Oftentimes when we encounter the threshold theorem for quantum computation, it is pointed out that there are two assumptions which are necessary for fault-tolerant quantum computation. These two assumptions are
1. A supply of refreshable pure or nearly pure ancillas into which the entropy generated by quantum errors can be dumped throughout the error correction procedure.
2. Parallel operations.
For point 1, an important reference is Aharonov, Ben-Or, Impagliazzo and Nisan, quant-ph/9611028, and for point 2, an important reference is Aharonov and Ben-Or, quant-ph/9611029. These two assumptions are provably necessary. Usually when I see these two points presented, they are presented as if they are something unique to quantum computation. But is this really true? Well certainly not for the first case. In fact quant-ph/9611028 is first about computation in a noisy model of classical reversible computation and second about a noisy model of quantum computation! What about point 2? Well I can’t find a reference showing this, but it seems that the arguments presented in quant-ph/9611029 can be extended to reversible noisy classical computation.
Of course many of you will, by now, be grumbling that I haven’t included the other assumptions usually stated for the threshold theorem for fault-tolerant quantum computation. Okay, so I’ll put it in:
3. A noisy model in relation to control of your system which is not too ridiculous.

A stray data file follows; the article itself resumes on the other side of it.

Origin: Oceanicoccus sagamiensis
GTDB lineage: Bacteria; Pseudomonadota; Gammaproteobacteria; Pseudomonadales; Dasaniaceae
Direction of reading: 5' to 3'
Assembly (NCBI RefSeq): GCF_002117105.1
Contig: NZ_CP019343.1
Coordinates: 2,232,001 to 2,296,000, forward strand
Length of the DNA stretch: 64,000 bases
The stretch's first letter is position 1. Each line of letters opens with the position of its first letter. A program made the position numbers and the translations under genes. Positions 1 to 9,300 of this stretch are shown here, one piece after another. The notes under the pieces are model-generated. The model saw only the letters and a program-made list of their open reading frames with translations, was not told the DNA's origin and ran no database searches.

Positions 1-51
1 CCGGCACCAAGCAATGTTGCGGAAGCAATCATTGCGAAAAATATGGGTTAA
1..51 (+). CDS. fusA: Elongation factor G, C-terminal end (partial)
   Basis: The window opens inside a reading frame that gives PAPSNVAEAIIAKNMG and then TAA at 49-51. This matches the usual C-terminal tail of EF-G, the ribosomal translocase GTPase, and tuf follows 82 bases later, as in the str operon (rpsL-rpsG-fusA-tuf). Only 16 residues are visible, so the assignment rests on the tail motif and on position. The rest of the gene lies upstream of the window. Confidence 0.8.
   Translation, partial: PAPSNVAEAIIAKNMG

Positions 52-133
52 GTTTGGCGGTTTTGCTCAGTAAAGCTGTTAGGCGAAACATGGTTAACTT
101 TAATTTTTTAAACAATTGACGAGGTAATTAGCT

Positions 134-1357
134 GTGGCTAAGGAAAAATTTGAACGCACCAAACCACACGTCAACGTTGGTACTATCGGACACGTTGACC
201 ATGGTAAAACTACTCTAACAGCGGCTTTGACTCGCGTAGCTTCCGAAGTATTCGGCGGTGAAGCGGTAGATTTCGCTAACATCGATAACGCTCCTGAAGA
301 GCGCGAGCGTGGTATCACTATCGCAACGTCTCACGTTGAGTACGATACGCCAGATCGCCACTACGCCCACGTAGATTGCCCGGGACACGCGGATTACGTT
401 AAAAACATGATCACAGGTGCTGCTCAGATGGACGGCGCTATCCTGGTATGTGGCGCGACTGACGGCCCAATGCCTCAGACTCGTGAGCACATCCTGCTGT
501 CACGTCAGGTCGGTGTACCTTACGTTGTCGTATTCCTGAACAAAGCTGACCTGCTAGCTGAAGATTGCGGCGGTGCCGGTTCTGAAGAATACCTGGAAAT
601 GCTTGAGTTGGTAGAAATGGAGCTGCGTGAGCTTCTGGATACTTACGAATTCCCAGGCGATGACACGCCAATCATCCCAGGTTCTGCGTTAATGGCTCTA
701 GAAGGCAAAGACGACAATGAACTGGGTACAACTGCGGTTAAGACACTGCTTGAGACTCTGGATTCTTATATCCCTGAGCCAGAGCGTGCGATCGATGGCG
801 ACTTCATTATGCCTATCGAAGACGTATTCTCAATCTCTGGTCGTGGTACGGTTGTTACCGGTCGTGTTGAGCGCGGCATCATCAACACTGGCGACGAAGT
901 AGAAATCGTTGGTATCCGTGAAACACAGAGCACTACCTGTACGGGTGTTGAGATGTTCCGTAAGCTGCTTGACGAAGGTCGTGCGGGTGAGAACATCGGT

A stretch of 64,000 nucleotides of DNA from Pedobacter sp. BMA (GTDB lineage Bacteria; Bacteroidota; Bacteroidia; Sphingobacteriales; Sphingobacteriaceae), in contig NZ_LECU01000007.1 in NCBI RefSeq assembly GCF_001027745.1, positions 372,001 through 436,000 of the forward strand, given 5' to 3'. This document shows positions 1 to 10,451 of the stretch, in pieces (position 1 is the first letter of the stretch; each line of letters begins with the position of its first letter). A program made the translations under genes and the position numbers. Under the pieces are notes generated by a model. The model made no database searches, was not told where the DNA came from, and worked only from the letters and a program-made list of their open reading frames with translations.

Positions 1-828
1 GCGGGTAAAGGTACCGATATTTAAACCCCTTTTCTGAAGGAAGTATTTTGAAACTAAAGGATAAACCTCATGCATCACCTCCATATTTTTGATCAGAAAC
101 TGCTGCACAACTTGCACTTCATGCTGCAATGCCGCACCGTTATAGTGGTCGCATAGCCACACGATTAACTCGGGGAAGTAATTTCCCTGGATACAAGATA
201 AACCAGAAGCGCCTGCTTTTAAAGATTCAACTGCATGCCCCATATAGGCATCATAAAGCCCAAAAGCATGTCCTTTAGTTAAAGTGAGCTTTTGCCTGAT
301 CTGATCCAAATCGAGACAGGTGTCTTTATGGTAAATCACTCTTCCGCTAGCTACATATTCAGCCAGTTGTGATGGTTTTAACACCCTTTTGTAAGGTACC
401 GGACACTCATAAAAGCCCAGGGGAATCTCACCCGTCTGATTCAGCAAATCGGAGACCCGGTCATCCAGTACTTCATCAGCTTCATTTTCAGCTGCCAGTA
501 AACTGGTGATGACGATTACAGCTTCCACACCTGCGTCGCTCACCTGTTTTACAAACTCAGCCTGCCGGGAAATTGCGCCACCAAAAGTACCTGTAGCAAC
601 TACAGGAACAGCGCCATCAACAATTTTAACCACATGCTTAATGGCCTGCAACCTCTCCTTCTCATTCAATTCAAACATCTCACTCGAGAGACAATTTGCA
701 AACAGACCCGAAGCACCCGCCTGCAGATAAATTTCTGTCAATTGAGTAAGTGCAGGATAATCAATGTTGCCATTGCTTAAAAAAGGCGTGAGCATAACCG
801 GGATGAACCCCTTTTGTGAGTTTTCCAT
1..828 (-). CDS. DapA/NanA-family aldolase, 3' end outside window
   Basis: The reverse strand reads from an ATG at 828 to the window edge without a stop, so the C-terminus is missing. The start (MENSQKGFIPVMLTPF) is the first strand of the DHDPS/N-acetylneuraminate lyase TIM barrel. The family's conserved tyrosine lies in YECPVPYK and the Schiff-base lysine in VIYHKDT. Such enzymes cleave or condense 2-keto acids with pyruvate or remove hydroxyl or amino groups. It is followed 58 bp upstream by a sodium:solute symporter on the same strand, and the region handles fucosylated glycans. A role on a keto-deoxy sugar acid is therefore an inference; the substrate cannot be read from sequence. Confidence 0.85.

Well, okay, usually it is not stated this way, but that’s because I don’t have an easy way to encapsulate the noise models which lead to provable lack of ability to compute fault tolerantly. But certainly there are similar noise constaints for classical computation which are provably necessary for fault-tolerant classical computation.
So what are the difference between the assumptions for fault-tolerant quantum and fault-tolerant classical computation? I strongly believe that the only differences here are difference arising simply going from a theory of probabilities in classical computation to a theory of amplitudes in quantum computation. Of course this short changes the sweet and tears which is necessary to build the theory of fault-tolerant quantum computation, and I don’t want to disparage this in any way. I just want to suggest that the more we learn about the theory of fault-tolerant quantum computation, the more we recognize its similarity to probablistic classical computation. I call this general view of the world the “principal of the ubiquitous factor of two in quantum computing.” The idea being mostly that quantum theory differs from probablistic theory only in the necessity to deal with phase as well as amplitude errors, or more generally, to deal with going from probabilities to amplitudes. This point of view is certainly not even heuristic, but it seems at least that this is the direction we are heading towards.
Of course the above view is speculative, not rigorous, and open to grand debate over beers or the within the battleground of an academic seminar. But it certainly is one of the reasons why I’m optimistic about quantum computing, and why, when I talk to a researcher in higher dimensional black holes (for example) and they express pessimism, I find it hard to put myself in their shoes. To summarize that last sentence, I’m betting we have quantum computers before higher dimensional black holes are discovered